Many start-up companies go through one or more incarnations before they are ready to engage with potential investors.  As such, more often than not, a tremendous amount of history exists that may have detrimental effects on your start-up company and its ability to secure funding from these same investors. Often, with changes in corporate vision and strategy, redirection in product focus and new executive teams along the way, there exist significant amounts of baggage that can have an adverse affect on how potential investors view your start-up company.  In order to make sure you put your best foot forward, you need to make sure that you have your house in order before you engage with investors. To accomplish this, you should review all of your start-up company’s outstanding contracts, update your capitalization structure, and secure a committed team.   If you do this, you can avoid any potential missteps with your investors and at the same time increase your chances of receiving funding.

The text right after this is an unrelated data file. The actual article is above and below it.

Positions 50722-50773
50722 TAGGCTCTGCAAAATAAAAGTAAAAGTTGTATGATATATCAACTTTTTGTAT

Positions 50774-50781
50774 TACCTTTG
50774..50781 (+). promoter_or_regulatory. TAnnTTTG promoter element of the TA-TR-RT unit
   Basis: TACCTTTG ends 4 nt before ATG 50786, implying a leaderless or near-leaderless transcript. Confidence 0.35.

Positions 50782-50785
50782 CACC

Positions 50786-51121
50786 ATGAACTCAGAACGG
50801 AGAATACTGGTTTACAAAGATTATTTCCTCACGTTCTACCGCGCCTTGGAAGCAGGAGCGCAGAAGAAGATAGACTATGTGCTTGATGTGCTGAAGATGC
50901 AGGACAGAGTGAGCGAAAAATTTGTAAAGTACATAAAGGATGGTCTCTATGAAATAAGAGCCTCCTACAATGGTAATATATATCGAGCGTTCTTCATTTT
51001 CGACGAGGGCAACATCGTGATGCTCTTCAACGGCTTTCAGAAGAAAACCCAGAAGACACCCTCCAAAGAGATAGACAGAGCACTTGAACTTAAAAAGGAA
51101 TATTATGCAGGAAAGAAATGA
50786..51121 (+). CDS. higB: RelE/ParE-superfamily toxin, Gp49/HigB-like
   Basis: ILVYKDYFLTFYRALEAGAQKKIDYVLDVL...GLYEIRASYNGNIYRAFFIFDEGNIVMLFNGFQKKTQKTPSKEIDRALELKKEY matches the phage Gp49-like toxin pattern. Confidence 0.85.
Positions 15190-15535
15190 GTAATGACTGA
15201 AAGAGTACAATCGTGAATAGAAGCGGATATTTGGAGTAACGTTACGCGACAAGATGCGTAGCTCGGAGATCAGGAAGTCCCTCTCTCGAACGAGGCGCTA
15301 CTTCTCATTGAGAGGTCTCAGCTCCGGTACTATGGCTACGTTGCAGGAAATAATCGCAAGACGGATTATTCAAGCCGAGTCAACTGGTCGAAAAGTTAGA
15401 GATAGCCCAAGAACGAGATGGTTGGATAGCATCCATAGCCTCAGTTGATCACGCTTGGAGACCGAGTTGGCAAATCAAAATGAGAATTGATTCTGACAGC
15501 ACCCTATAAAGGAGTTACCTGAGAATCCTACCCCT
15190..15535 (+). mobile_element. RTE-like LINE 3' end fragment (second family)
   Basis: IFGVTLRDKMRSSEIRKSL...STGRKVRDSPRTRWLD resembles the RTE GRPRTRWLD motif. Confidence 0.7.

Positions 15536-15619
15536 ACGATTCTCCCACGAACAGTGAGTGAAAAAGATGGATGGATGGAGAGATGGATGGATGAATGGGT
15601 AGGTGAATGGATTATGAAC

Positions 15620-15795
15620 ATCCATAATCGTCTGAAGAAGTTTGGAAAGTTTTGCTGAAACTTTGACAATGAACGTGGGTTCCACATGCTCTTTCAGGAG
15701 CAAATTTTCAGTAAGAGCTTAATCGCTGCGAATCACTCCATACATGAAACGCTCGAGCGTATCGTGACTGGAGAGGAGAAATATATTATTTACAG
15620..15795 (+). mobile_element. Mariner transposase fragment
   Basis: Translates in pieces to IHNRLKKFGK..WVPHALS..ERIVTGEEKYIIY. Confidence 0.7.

Review Your Contracts